# Permutational multivariate analysis of variance using distance matrices (adonis)

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Wow! I did not realize that it has been a full three months since I have last done a post on here.

I have done several posts on how to plot several different processes with ggplot2 and this one will yet again fall into this category. Back in April I posted about how to plot NMDS plots from the vegan package in ggplot2. Another powerful function in the vegan package, is `adonis()`. `adonis` allows you to do permutational multivariate analysis of variance using distance matrices.

Recently, a graduate student recently asked me why `adonis()` was giving significant results between factors even though, when looking at the NMDS plot, there was little indication of strong differences in the confidence ellipses. So I thought I would create a little post illustrating what adonis is partly doing and how to visually represent what was being done in the analysis, in hopes to illustrate why significant differences were found.

### Creating the data

First lets create some data. We will create three sets of sites (30 sites, 10 species) for each of three treatments. The number of individuals for each species in a site will be drawn from a negative binomial distribution using `rnbinom()` using the a similar mean number of species but allowing the dispersion parameter to be different. Note: This data was created just to illustrate this post and I am sure it could be done better to illustrate actual ecological data and provide better NMDS fits.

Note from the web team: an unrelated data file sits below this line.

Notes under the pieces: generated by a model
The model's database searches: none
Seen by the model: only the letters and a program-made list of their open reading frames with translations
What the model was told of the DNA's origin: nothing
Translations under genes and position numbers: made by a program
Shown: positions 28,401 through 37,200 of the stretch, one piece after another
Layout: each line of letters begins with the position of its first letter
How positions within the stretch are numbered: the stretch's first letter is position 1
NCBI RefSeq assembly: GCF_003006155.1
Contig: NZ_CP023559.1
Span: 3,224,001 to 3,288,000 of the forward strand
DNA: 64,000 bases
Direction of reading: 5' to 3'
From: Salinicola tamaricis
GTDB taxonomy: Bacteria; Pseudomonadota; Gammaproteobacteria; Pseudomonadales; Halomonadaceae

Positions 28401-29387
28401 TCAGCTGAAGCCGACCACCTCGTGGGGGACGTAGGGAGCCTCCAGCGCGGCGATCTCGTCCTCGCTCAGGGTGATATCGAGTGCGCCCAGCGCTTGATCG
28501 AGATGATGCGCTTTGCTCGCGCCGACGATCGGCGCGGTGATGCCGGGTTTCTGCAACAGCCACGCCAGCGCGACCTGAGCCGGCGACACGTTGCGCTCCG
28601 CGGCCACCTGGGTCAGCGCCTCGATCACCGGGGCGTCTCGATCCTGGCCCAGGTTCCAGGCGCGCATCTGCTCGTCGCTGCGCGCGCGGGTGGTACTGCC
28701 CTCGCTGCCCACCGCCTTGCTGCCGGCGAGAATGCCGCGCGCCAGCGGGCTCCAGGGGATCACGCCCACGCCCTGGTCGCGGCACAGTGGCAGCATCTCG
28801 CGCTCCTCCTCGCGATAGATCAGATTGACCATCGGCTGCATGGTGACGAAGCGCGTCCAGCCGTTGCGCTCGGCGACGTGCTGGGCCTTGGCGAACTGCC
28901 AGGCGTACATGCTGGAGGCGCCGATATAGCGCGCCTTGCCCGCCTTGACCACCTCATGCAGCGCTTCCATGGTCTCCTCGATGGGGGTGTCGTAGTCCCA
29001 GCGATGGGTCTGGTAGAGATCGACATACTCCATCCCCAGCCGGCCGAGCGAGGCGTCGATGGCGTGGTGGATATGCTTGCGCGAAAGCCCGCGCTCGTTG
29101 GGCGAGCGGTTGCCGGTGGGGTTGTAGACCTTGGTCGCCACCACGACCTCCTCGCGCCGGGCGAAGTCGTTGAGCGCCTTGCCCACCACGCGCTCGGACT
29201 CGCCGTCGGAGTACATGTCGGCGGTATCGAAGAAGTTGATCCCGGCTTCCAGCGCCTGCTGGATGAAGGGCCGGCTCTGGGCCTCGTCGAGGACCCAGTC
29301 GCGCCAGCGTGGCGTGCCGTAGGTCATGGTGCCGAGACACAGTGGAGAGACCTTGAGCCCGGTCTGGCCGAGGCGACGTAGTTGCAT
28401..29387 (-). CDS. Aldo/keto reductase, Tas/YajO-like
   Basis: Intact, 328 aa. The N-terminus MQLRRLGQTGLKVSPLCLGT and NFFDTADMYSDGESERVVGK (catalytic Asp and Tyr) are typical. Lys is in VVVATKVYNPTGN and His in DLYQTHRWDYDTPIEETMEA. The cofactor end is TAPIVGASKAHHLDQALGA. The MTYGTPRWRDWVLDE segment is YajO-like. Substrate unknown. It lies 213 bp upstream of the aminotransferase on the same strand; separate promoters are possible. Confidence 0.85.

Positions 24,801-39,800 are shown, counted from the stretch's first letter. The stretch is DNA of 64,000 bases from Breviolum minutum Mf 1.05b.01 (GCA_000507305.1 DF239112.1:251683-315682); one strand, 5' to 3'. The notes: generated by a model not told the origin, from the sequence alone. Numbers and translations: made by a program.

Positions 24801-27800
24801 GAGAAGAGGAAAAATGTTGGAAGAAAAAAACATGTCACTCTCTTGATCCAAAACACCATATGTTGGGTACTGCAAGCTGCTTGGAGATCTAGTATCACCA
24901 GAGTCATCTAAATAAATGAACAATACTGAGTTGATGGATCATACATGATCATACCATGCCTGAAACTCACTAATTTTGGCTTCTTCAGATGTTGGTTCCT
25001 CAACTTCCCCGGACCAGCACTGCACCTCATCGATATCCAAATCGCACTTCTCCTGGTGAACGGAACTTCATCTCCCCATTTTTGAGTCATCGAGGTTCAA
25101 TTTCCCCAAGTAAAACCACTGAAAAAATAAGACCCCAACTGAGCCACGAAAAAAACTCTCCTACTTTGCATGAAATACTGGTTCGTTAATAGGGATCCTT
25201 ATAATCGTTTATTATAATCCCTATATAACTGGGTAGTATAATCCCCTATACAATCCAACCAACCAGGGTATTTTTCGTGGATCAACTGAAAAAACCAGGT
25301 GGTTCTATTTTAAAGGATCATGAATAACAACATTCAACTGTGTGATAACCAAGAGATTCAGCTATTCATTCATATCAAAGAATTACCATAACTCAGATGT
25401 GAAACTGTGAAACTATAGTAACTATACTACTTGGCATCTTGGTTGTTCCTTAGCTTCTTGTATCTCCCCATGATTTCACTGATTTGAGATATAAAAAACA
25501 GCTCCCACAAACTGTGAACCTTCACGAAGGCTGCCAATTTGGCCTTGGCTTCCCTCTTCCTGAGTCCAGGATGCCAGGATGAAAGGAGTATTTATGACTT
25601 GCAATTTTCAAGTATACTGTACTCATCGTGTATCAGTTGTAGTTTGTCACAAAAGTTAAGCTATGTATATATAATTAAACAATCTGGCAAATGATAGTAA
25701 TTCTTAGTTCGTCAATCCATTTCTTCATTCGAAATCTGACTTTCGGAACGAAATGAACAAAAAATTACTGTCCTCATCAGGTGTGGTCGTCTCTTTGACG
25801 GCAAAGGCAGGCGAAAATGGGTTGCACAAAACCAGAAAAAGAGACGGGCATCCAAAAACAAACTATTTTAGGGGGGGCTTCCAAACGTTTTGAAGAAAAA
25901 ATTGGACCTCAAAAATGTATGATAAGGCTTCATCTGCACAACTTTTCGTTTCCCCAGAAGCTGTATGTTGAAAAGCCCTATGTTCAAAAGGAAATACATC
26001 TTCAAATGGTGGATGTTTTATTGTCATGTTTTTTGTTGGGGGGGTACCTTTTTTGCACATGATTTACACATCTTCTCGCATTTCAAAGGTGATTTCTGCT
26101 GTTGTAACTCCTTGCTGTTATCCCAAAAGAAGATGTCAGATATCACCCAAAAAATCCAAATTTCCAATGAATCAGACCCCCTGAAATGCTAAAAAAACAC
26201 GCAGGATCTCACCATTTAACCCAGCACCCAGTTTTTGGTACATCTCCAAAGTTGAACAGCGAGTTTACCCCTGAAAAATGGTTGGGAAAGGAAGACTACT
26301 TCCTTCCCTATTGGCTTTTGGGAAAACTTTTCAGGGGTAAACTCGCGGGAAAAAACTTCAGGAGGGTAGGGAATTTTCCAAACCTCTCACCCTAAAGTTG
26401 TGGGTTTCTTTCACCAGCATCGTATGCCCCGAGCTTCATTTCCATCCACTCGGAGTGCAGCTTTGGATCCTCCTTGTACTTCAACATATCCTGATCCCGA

### Running an NMDS

Then we can run this through `metaMDS` and plot it in `ggplot` using `stat_ellipse` to generate the confidence ellipses. In the above plot, we can see a lot of overlap in the 50% ellipses and the centroids are not that different suggesting that the groups are not that different. But, running the same data in `adonis` indicates that there are significant differences in the treatments.

So why do we get a significant value from adonis? `adonis` works by first finding the centroids for each group and then calculates the squared deviations of each of site to that centroid. Then significance tests are performed using F-tests based on sequential sums of squares from permutations of the raw data.

A good way to see why we are getting differences by plotting this out. The process is to calculate this distance matrix for the data using the `vegdist` function and then calculate the multivariate homogeneity of group dispersions (variances) using `betadisper`. For more information on the process behind this read the Details from `help(betadisper)`.

### Visualizing the multivariate homogeneity of group dispersions

We can then plot this out in steps so it is easier to visualize. First, I will extract the data and get it in a forma that ggplot2 can use.

I will use `grid.arrange` from gridExtra to create display each treatment seperately and then have a combined panel.

First points (black symbols) and the centroids (red symbols). Then the vector segments Then the hulls In the above data, we can see that the control data has the greatest variance (i.e., differences between each black point and the red centroid) in the data, followed by the high treatment, and then the low treatment. The significance shown by adonis, in the case of this data, is due to the variation associated with the treatment groups. This should not surprising given that when we created data at the beginning, we used the same mean number of individuals and just differed the size argument in `rnbinom()`.

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